Researchers of this study wanted to know:

Whether women at high risk for breast cancer benefit from biannual breast screening.

Population(s) in the study:

Women enrolled in the study had mutations in one of 11 known breast cancer-related genes, a diagnosis of breast cancer or carcinoma in situ before age 35, or a mother or sister who was diagnosed with breast cancer before age 50 (before age 40 for African Americans). The mean age at participation was 43.3 years.

Participants had semiannual breast and annual .  During the study, researchers performed 2,111 MRIs (averaging about 7 per participant) and 1,223 mammograms (4 per participant). Biopsy was recommended when results were categorized as suspicious or highly suspicious. Further imaging was recommended and biopsy was performed if clinically indicated when results were incomplete and was suspicious or highly suspicious. Patients also completed psychosocial assessments when they began the study and at subsequent 6-month visits; psychosocial assessments were completed for 232 of 295 (79%) participants.

All study subjects were tested for inherited mutations in 12 genes that are associated with increased breast cancer risk via panel testing. Women with high-risk mutations who completed 5 years of the study protocol were offered continued screening.

Study findings: 

  • At a median follow-up of 3.3 years (range 0-12 years), 3 cases of and 13 cases of , invasive breast cancers were detected:
    • 14 cases were in subjects with inherited mutations (11 , 2 , 1 ).
    • Among all subjects, the annual incidence rate was 1.3%, but it was 3.5 % in carriers.
    • None of the 16 diagnosed patients had lymph node involvement.
    • 13 invasive cancers were detected (mean size of 0.61 cm, range 0.1-1.0 cm).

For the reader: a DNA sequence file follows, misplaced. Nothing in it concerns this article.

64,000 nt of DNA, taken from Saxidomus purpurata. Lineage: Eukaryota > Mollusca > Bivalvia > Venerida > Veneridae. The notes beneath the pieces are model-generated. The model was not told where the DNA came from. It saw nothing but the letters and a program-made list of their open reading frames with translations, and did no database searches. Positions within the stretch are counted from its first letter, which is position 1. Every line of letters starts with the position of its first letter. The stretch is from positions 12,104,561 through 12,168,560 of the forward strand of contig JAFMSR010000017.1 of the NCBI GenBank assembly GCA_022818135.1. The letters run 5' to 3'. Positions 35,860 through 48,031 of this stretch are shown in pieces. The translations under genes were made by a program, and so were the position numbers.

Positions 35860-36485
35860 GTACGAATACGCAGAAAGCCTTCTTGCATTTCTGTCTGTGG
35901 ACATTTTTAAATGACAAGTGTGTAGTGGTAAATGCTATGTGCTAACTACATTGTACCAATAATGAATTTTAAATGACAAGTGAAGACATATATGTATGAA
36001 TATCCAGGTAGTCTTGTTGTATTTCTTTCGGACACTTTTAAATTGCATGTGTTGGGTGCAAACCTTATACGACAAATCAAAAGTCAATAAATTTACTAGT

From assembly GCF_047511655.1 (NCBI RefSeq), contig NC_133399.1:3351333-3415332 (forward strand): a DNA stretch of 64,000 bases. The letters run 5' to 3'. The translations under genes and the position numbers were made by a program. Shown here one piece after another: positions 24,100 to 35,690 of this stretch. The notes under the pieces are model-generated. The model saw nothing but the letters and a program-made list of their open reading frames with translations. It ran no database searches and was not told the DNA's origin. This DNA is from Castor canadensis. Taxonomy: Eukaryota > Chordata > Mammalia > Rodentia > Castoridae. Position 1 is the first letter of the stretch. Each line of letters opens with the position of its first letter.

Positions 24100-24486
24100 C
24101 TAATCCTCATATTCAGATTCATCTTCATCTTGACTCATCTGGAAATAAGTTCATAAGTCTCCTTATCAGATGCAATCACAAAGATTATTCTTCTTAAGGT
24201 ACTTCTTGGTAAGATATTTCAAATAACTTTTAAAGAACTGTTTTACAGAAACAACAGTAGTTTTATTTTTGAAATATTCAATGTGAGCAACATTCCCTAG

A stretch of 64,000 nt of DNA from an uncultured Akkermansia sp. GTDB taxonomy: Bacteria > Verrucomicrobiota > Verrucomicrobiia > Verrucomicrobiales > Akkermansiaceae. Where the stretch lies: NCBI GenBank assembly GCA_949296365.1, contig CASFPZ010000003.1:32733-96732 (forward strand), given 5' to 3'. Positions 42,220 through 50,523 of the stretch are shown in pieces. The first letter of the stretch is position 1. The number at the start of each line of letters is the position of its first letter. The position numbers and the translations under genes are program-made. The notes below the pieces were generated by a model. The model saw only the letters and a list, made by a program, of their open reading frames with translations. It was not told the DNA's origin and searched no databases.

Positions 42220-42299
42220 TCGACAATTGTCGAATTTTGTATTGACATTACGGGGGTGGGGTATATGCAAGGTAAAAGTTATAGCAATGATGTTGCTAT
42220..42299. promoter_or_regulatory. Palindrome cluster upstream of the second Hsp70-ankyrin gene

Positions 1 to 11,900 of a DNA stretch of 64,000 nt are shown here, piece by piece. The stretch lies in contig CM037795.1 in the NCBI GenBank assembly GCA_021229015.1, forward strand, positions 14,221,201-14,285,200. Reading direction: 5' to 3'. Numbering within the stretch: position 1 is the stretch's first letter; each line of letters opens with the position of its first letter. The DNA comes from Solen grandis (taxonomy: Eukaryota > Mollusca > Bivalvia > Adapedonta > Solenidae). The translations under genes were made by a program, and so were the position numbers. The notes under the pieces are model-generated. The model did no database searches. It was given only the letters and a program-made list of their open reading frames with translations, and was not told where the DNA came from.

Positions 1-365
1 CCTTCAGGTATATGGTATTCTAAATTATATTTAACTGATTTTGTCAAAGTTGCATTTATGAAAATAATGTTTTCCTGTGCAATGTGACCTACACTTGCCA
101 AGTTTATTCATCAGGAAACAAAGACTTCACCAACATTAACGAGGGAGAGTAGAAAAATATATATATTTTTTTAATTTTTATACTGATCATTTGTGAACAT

• 7 breast cancers were identified by at the 6-month screening interval.
  • Semiannual breast did not cause elevated states of anxiety or depression or a decline in mental health over time.
  • Participants had no significant demographic differences (age, race, income, mutation, and cancer type or cancer history) or psychosocial factors (baseline anxiety, depression or quality-of-life measures.
  • Semiannual breast demonstrated high sensitivity (correctly identified breast cancers) and specificity (correctly identified the absence of breast cancer) without increasing rates of recall (being called back for an additional screening) and biopsy beyond an acceptable threshold.
    • sensitivity and specificity was 93.7% and 96.6%, respectively
    • sensitivity and specificity was 50% and 97.7%, respectively
    • The recall rate was 4.2% for and 2.6% for .
    • 89 women had 106 recalls: 74 from imaging alone, 18 from and 14 from combined and .
    • 56 biopsies were performed, resulting in the diagnosis of 3 and 13 invasive breast cancers.
    • On average, caused more recalls and follow-up per diagnosis than mammography: statistically, almost 6 women were recalled with 3.3 biopsies per diagnosis, compared to 4 women recalled with 2.1 biopsies per diagnosis, respectively.

Limitations: